Trust can raise per capita real GDP growth by increasing the quantity of business investment that is possible. One way more investment is made possible is through cost reductions for everyday transactions.5 Simply put, lacking trust can be expensive. Writing and enforcing contracts, monitoring worker and subcontractor behaviour and, implementing security protocols cost money. Building greater trust with stakeholders, such as employees and supply chain partners, enables an organisation to reallocate investment in oversight and monitoring toward other parts of the business. Consider the increase in remote working as a result of the pandemic. The trust between employers and their employees to work remotely has grown and, as a result, many organisations are planning to allow their employees to work remotely going forward.6 That trust allows the business to rent less office space and save on property costs while improving employee satisfaction and productivity. To be sure, some costs will be unavoidable, but more trusting environments have the positive side effect of making some costs unnecessary and driving investment higher.
Banks lacking trust face quicker savings withdrawals during times of distress.7 Evidence suggests that the first people to withdraw their deposits following the collapse of Lehman Brothers were those who had the least trust in their bank.8 If the banking sector had earned more trust from its customers prior to the Great Recession, it would have experienced fewer runs and therefore would have more capital available to support the rest of the economy. Trust in the financial sector is also important outside of crises. More trusting households have historically kept a smaller share of their savings under the mattress and used credit-granting institutions more frequently.9 This creates better outcomes for financial service providers and boosts the level of capital that can be used for business investment.10
A lack of trust can make some investments appear too risky, which can lead to suboptimal investment allocations. For example, countries with low levels of trust tend to invest in projects with shorter time horizons.11 Investments with longer time horizons require more trust in workers to complete the project, in suppliers to get the necessary equipment and, in customers to continue to be there through the useful life of the investment. Of the three major types of business investment, structures, such as office buildings and warehouses, have the longest time horizon, followed by equipment and then intellectual property products, such as software. In the absence of trust, businesses may make only incremental gains to capacity through investments with short time horizons, such as software, rather than expanding capacity more substantially through investments with longer time horizons, such as structures.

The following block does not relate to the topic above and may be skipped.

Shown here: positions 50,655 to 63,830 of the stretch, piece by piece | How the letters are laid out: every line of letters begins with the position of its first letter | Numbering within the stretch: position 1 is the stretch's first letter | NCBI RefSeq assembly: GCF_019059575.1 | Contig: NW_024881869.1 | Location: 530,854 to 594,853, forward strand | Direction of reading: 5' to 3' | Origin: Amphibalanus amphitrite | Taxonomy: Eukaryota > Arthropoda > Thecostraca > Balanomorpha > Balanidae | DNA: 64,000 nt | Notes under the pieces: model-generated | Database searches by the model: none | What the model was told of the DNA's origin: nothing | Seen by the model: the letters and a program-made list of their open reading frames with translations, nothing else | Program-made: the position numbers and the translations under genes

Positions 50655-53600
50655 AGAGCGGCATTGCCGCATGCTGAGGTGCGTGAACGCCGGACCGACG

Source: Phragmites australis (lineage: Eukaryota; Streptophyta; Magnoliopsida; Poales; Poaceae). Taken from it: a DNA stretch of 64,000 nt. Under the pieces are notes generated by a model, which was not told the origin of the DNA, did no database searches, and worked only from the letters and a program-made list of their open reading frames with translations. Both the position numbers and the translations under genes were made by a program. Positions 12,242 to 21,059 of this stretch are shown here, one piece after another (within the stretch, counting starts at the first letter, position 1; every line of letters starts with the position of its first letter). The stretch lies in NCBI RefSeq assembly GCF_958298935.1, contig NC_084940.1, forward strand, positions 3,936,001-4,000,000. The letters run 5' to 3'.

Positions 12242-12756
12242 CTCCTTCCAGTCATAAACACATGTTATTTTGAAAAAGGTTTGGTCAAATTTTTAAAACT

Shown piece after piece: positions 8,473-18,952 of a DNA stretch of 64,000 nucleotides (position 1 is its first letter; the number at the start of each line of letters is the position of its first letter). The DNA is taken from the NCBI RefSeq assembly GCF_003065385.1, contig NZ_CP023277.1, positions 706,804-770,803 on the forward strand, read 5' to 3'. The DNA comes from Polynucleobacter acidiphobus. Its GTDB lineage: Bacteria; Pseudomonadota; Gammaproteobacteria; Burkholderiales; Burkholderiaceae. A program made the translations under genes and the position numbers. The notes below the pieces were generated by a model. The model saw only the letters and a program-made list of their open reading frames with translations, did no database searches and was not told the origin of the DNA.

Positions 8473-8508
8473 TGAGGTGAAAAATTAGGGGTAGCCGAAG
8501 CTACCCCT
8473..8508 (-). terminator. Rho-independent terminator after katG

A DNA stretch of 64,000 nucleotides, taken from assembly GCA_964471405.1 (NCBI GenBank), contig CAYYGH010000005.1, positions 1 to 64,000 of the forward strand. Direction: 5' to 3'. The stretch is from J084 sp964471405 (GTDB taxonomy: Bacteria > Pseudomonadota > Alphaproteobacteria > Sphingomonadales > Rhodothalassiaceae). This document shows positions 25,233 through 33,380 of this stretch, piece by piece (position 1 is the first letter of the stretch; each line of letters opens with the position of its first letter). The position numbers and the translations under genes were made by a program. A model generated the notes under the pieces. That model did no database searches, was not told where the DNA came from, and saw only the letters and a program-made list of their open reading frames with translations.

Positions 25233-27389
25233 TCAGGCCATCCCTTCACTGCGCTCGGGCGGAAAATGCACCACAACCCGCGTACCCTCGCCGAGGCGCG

Investment in research and development suffers from a similar problem. Because the quality of research is nearly impossible to monitor while it is being conducted, low trust between employer and researcher leads to lower rates of such investment.12 A lack of trust can therefore skew investment toward projects that are more easily monitored and less ambitious, forcing companies to give up on investments that have the potential to push past the current frontier of innovation. In other words, a higher trust environment between employer and researcher leads to the kinds of R&D investments that could yield higher value-added innovations that ultimately drive productivity. If higher trusting environments have more ambitious R&D initiatives, they should have increased demand for well-educated and productive workers as a result.13 Greater demand for such workers can improve the average level of human capital in each firm and throughout the broader economy, thereby boosting productivity.
Trust between employer and employee and among employees enhances human capital investment. Trust influences the behaviors of both employers and employees. For example, employers are more willing to invest in their workers if they can trust that those workers will not switch to another firm. Unfortunately, trust between employer and employee is fractured. Recent Deloitte research revealed that about 40% of employees in the United States do not highly trust their employer.14 This lack of trust discourages investment behaviors of both employers and employees. Alternatively, improving trust enables human capital to deliver greater value. Deloitte research suggests that employees who highly trust their employer are about half as likely to seek new job opportunities as those who don’t.15. At the same time, workers are more likely to invest in their own skill building if they trust that their employer will reward them for their efforts. This is especially true regarding nontransferable or firm-specific skills, which suggests that trust can raise the level of institutional knowledge that can lead to more productive work.16 Trust among employees on a peer to peer basis is also crucial for human capital building. Employees who trust each other are more collaborative and more likely to share ideas and information, which enables organisations to foster greater innovation and ultimately drive productivity.17